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Coming Into Focus

KCL springtimeInterview about the Mukpo Institute at Karme Choling

with Rupa Acharya Suzann Duquette
by Cati Hellerer

Mukpo Institute is a three-month investigation into the Shambhala and Buddhist teachings offered every Fall and Spring at Karme Choling Shambhala Meditation Center in Barnet, Vermont.

What inspires you about Mukpo Institute?
“I’m inspired by Mukpo Institute,” shared Rupa Acharya Suzann Duquette, “because it’s a laboratory for creating awake culture. It’s a great delight to have the opportunity to be with people who are able to test out and experience meditation and study intensively, to work with their mind in community. You begin to see on the ground what happens when you are waking up and creating a culture based on each individual wanting to focus on awakening his or her heart and mind.”

“The cultural aspect,” Acharya Duquette continued, “is very inspiring and intriguing. How does that kind of culture happen? How does Mukpo Institute work with creating a culture of individuals who become beacons, where the culture itself becomes a beacon, a magnetizing light of how things work? That can change small environments and big environments. It can change organizations and whole cities, nations, and on and on and on!”

This is the excitement with which my interview with Acharya Suzann Duquette began. A few months ago, I asked Acharya Duquette if I could interview her about Mukpo Institute of which she is one of the core faculty members. As the Mukpo Institute Coordinator at the time, I had the amazing privilege of living and working at Karme Choling. Acharya Duquette is Karme Choling’s Resident Acharya. She invited me into her office on the second floor.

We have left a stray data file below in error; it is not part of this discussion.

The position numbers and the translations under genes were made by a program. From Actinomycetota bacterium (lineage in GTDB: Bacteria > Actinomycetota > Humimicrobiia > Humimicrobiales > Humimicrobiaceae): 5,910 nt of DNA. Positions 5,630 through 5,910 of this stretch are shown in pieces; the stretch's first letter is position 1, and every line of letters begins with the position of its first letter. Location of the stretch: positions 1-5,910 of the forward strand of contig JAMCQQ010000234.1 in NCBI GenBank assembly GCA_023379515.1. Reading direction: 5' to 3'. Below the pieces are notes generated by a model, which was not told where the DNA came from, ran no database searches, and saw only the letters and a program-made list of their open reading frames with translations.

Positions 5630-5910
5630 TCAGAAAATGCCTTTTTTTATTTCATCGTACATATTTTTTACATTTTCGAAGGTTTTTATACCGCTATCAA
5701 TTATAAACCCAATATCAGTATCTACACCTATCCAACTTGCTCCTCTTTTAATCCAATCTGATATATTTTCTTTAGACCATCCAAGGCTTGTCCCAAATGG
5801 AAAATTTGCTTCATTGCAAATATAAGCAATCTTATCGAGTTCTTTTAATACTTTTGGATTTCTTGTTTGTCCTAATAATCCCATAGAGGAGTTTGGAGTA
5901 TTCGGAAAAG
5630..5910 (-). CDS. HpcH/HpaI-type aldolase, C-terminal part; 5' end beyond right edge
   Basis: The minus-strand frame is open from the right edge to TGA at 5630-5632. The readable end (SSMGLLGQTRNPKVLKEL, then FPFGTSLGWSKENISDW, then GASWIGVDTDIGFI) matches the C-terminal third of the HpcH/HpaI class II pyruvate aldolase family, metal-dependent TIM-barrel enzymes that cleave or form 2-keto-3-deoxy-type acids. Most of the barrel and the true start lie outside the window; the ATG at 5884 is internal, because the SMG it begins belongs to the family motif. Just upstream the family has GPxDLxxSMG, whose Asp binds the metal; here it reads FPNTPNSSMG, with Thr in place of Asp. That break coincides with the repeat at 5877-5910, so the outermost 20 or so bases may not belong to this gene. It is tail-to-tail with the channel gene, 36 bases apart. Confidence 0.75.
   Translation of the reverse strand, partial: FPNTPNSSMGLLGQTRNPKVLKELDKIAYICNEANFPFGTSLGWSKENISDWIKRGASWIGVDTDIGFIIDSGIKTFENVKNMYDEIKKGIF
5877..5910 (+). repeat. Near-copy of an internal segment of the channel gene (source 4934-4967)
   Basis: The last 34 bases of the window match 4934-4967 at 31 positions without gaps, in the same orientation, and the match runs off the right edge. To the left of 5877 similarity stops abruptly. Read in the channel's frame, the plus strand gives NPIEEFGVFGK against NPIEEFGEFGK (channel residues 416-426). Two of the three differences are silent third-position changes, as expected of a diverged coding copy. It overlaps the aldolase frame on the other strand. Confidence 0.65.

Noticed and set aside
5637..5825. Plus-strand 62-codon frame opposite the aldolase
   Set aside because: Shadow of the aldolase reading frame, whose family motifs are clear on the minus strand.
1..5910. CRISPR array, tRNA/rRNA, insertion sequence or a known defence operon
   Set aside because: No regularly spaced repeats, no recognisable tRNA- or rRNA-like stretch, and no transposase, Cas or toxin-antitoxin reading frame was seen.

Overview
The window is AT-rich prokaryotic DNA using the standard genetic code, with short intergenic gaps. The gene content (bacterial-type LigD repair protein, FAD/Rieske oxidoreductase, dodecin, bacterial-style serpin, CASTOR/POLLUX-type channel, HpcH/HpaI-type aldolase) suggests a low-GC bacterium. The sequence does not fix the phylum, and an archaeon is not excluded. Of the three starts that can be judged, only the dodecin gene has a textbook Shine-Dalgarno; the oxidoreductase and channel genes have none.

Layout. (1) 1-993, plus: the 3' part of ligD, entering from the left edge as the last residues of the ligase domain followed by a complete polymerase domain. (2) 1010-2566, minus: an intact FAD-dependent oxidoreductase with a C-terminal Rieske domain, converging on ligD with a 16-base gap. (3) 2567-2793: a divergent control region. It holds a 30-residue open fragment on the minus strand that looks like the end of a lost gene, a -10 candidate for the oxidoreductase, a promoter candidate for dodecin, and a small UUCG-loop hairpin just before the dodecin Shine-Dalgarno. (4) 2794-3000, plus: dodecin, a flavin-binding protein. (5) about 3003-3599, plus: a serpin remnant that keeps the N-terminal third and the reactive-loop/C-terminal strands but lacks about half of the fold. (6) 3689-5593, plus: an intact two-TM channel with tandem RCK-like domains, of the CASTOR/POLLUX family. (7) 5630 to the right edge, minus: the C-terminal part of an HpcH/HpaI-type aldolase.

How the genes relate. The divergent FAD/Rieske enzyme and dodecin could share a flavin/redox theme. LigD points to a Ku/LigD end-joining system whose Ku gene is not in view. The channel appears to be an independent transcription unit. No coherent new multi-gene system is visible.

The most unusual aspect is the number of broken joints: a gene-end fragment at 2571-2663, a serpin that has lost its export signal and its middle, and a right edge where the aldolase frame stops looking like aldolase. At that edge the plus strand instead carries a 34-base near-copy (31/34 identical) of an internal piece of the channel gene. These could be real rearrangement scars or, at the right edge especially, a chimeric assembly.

What do you love most about Mukpo Institute?
I love to see what happens when people are in this rich environment over the three months of the Mukpo Institute semester, to see how that transforms people. It’s just really amazing! You wouldn’t think that it would happen in such a short time, but it does! It’s always delightful what happens, and it happens every time.

I love to watch students become themselves, to emerge more clearly as who they are. It’s like watching a transformation of an outline or an impression of someone becoming a clear manifestation of the heart and mind of who they are, and a three-dimensional caring about themselves and other people in the world.

The Mukpo curriculum of selected programs balances deep study, reading, learning about different topics of Shambhala Buddhism with deep practice, just being, working with one’s mind through sitting meditation on the cushion. Walking the land, listening to the frogs in the pond, seeing the spruce trees, there’s this intermixing of study, meditation and working with one’s mind in a spacious way. This is coupled with learning disciplines that bring out meditative mind, like learning how to work with flowers (the tradition of Ikebana), how to lead a meditation session, exploring different components of leadership, and Kyudo, which is a form of mind practice using bow and arrow. It’s not about hitting the target so much as how you’re working with your mind in this very powerful form.

Suzanne Duquette and Cati Hellerer

Suzanne Duquette and Cati Hellerer

What have you observed in the Mukpo students while at Karme Choling?
It seems that what happens on a Mukpo student’s journey is that there’s a time where you wonder why you came. Every semester, there are weekend programs, ten-day programs, and a month-long program of sitting and walking meditation mixed with study and talking to a meditation instructor.

At some point along the way there’s this question, “Why am I here?” or, “This is an intense situation for me.” Why is that? Mukpo students spend pretty much 24/7 learning to get to know themselves at a deeper level. They’re practicing, they’re studying, they’re really learning all the time. At some point it’s like, “This is a lot.” Some people get very feisty and some people get teary; it’s like an eye of the needle. As students continue to work with themselves, ask questions, lean in, they usually find the other side of this experience – a pathway to softening and opening up to a bigger expression of themselves and a bigger view of how they fit with others and in a bigger world.